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    High School Baseball

    Billerica, St. John’s focus on new tourney

    The Billerica boys’ baseball team, led this year by captains (from left) Eric Eknaian, Rob Gambale, and Chris Murphy, are the defending Division 1 champions.
    Joanne Rathe/ Globe Staff
    The Billerica boys’ baseball team, led this year by captains (from left) Eric Eknaian, Rob Gambale, and Chris Murphy, are the defending Division 1 champions.

    Sun out, shades on, the Billerica High baseball players had a certain hop in their step as they took their positions during Wednesday’s practice session.

    “Here we go! Batter up!,” barked coach Joe Higgins, a command he had waited all spring to shout.

    His Indians finally pulled off their first preseason game practice after being confined in the school’s indoor gym for two weeks.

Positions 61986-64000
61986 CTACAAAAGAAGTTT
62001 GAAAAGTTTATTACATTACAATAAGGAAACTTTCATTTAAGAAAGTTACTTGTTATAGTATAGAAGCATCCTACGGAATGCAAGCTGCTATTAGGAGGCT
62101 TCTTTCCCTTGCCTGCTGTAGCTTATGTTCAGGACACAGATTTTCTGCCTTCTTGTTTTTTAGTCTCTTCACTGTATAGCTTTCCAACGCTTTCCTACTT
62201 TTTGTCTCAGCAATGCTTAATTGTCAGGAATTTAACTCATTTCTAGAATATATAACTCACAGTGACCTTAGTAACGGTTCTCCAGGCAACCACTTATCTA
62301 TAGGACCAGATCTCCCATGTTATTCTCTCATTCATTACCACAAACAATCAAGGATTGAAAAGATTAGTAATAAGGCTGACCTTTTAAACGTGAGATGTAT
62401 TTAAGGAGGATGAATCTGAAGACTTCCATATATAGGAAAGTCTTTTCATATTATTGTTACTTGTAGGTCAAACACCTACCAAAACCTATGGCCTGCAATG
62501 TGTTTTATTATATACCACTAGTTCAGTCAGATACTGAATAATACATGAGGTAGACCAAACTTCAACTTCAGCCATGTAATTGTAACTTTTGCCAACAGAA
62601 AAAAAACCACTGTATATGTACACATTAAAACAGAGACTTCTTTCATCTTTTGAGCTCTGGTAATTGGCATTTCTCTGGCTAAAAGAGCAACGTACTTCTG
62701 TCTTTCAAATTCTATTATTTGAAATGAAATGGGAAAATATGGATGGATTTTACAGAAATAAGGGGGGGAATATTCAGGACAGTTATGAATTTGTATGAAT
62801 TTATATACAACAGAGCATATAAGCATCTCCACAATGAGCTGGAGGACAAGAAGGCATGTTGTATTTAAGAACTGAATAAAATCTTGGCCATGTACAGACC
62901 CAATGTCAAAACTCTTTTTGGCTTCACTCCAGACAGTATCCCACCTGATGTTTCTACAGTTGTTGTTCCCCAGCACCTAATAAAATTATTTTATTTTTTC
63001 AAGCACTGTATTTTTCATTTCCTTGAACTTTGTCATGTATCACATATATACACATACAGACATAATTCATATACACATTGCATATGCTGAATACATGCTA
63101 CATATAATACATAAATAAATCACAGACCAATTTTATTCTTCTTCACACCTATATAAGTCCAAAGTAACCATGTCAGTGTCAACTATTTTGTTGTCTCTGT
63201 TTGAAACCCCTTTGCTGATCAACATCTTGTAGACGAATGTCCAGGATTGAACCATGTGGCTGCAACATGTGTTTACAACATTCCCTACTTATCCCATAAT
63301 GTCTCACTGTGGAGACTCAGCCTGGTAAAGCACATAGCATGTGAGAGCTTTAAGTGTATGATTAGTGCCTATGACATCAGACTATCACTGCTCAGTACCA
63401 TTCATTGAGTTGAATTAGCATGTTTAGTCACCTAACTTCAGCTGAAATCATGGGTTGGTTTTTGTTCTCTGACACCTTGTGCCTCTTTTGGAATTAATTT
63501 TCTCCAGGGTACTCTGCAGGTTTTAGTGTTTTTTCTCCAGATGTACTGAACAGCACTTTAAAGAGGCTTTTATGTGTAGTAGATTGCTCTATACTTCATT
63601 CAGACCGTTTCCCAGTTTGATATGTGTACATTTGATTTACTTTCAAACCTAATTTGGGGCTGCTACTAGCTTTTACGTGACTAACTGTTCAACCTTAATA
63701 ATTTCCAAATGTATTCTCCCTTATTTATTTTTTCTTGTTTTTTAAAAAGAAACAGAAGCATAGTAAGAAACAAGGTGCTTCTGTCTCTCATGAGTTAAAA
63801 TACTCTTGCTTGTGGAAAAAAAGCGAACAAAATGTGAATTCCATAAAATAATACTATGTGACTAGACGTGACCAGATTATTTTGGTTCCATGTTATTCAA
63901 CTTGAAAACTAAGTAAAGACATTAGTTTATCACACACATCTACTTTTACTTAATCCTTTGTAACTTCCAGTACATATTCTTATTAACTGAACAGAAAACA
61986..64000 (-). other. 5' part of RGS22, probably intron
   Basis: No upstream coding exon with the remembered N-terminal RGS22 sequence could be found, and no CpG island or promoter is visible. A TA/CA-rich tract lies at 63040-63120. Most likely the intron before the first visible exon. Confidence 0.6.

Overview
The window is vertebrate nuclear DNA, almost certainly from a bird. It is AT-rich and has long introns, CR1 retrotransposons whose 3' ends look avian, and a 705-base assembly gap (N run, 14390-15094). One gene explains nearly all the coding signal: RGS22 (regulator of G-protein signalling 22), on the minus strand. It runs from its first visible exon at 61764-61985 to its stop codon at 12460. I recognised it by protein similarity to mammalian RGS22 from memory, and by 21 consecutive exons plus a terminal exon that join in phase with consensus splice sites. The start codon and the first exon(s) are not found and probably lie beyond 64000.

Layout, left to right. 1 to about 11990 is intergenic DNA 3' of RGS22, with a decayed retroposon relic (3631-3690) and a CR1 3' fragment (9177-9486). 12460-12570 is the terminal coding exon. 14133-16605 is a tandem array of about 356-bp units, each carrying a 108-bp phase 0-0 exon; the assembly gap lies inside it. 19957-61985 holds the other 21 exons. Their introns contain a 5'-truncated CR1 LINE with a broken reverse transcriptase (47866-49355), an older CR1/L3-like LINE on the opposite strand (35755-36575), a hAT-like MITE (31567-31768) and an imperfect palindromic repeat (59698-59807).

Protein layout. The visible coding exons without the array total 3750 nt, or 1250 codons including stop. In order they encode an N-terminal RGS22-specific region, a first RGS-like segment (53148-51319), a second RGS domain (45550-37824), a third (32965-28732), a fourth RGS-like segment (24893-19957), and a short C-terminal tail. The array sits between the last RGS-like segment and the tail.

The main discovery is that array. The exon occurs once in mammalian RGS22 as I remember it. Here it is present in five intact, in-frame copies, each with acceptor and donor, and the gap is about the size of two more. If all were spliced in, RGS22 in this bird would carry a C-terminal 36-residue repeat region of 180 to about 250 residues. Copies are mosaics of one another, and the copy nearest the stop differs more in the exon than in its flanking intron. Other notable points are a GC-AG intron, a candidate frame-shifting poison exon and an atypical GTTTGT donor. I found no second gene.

They were limited to an open patch of grass while their diamond finished drying out. But there were no complaints: The season had officially started. And this spring, Billerica is the defending Division 1 North champion.

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    The Indians capped a magical postseason run with a 4-3 upset win over favorite St. John’s Prep in the Division 1 North final before bowing out to eventual state champion Bridgewater-Raynham in the state semis.

    It was the program’s most successful tourney run in 30 years, when Tommy Glavine pitched Billerica to the state title in 1983.

    “One of the first things we did this spring was take the team down and sit in front of that banner,” Higgins recalled.

    “Showed them the North sectional championship and back-to-back MVC conference championships. I told them, ‘You have to do the best you can to defend the title.’ ”